Potato Madness. It all started in Columbus, Ohio; a man wanted to create a popular side dish — only, he asked the world for funding. But what was originally a modest $10 goal to create his first potato salad became a project enticing over 6,000 supporters from across the globe to contribute more than $50,000. All of this was possible in the span of 2 weeks. Such is the power of crowdfunding.
For those that don’t know, crowdfunding is a form of alternative lending which compiles funds from various backers to finance a business or an initiative. Generally, these investments are met with rewards or perks, whether it is a piece of merchandise or a simple “Thank You” letter. Crowdfunding platforms, like Kickstarter, are typically created to fund ideas; they can be inspirational, innovative, or just plain silly.
The campaign Zach Brown created wasn’t for a marketable product, but evolved from its initial conception as a joke into a web-fueled statement. Pledging to an online potato salad not only brings laughter and a sense of community to its contributors, but also shows that such whimsical projects can achieve viral and financial success.
Although potato salad is a strange example for raising capital, aspiring entrepreneurs can learn a lot about successful crowdfunding from Zach Brown’s project. First off, he kept his Kickstarter pitch short and sweet. “Basically I’m just making potato salad. I haven’t decided what kind yet.” Under risks and challenges, he comically notes that “it might not be that good. It’s my first potato salad.” Maybe it was the simplicity of the project that caused it to go viral. Maybe it was the modesty. Maybe it was because it was just plain funny.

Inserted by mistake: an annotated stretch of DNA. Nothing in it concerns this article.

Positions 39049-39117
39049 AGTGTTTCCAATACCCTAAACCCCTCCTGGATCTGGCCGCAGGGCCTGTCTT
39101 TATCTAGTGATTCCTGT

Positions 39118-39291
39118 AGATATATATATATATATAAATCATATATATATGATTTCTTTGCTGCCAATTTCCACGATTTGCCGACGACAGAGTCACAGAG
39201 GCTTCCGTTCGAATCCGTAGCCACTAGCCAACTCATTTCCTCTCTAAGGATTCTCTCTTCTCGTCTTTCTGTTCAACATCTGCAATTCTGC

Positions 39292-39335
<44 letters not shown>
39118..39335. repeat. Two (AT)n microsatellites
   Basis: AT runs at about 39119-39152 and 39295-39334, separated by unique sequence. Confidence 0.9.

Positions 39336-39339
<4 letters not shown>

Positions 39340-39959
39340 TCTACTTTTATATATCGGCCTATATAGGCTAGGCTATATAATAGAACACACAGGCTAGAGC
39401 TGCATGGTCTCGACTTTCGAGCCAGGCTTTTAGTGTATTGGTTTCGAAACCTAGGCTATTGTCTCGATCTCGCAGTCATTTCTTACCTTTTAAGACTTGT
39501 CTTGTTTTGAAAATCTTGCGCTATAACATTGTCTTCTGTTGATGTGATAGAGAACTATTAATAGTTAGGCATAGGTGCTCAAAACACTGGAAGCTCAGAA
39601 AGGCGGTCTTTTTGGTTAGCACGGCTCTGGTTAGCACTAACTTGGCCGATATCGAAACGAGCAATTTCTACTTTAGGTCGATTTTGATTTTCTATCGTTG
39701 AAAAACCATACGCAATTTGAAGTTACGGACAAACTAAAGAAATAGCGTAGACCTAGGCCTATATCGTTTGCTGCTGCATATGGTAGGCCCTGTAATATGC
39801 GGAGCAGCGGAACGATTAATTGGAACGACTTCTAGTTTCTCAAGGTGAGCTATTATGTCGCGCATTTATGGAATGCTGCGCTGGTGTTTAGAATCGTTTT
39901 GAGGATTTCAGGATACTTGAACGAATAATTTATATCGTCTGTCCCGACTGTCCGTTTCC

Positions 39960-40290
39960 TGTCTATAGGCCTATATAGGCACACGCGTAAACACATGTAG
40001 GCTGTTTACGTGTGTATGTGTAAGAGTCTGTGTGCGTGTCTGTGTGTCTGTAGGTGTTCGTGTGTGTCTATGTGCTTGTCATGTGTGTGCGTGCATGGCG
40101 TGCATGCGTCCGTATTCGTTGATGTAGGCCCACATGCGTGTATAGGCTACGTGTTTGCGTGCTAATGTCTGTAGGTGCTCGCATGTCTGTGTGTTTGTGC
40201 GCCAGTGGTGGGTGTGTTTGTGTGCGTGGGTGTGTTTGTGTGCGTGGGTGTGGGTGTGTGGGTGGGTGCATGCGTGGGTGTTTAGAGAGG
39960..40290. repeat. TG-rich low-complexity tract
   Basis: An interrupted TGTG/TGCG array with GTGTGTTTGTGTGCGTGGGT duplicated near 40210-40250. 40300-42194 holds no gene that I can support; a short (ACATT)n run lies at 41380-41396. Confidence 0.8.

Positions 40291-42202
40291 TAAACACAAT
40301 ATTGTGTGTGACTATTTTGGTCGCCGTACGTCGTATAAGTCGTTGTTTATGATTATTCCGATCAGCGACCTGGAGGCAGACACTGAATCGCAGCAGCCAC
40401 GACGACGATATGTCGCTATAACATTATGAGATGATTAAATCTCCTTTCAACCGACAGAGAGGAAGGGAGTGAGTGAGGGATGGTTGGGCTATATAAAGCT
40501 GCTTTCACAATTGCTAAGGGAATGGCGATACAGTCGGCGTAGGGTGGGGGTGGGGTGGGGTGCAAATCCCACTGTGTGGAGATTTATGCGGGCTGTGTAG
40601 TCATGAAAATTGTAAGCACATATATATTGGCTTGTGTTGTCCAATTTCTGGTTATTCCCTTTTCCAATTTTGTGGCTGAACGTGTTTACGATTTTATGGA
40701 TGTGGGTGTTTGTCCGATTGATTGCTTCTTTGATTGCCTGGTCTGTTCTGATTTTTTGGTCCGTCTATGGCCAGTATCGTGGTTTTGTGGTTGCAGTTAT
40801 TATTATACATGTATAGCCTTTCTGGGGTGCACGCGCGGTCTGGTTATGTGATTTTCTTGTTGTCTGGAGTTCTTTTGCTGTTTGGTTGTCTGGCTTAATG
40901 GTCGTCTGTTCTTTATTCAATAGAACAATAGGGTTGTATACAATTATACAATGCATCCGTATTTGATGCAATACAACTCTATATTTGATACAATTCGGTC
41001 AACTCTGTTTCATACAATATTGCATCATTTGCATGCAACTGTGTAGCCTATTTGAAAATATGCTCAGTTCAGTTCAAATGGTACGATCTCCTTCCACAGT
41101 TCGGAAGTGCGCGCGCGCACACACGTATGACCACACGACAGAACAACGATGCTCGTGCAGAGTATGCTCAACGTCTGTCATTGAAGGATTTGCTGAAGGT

Although a humorous pitch isn’t always the best way for small businesses to raise capital, accessibility and simplicity are essential for audience engagement in a successful Kickstarter campaign. One way Zach Brown has maintained active engagement with his audience is by regularly updating his Kickstarter page. These updates include videos and links about his growing success, as well as promote additional awards for contributors. For various crowdfunding ventures, online credibility is defined not based on a campaigner’s credentials but by his or her activity and influence on the internet. For the aspiring entrepreneur looking to crowdfunding for additional financing, online credibility is essential.
While crowdfunding does have it’s perks, there are downfalls. Crowdfunders are able to raise funds for their projects in a seemingly inexpensive fashion, however, the rewards promised to the donators in exchange for funding can be costly and time-consuming. Simply fulfilling that promise for many crowdfunding entrepreneurs can pull their focus, distracting them from actually accomplishing their goals or creating a marketable product. For example, Zach Brown has the challenge of delivering a bite of his potato salad to homes across the world, an expensive ordeal that hardly seems probable. And because crowdfunding is considered an additional source of income, taxes are applied to the funds, which further diminishes the money available for the project. Finally, donators, although they’re highly discouraged from doing so, have the option to opt out of funding the campaign.
The reality is, while there are successful crowdfunding projects like the potato salad campaign, many of these projects fail to meet their goals. Crowdfunding in a way has become it’s own economic system, with countless competitors in the market fighting for funding. Therefore, critics of the potato salad campaign consider it appalling that a simple side dish is able to collect thousands of dollars, especially when there are impoverished people asking for help on fund-raising sites like GoFundMe. Does the creation of a potato salad really trump the needs of homeless and hungry?
Several online commentators have demanded a large portion of the funds to go towards charity. However, Kickstarter prohibits crowdfunders from donating their money to charity. But Zach Brown is a charitable guy who’s doing all he can to put his funds into good use. And also, hopefully, make some potato salad.
Image Credit: Andrew.T@NN, Flickr.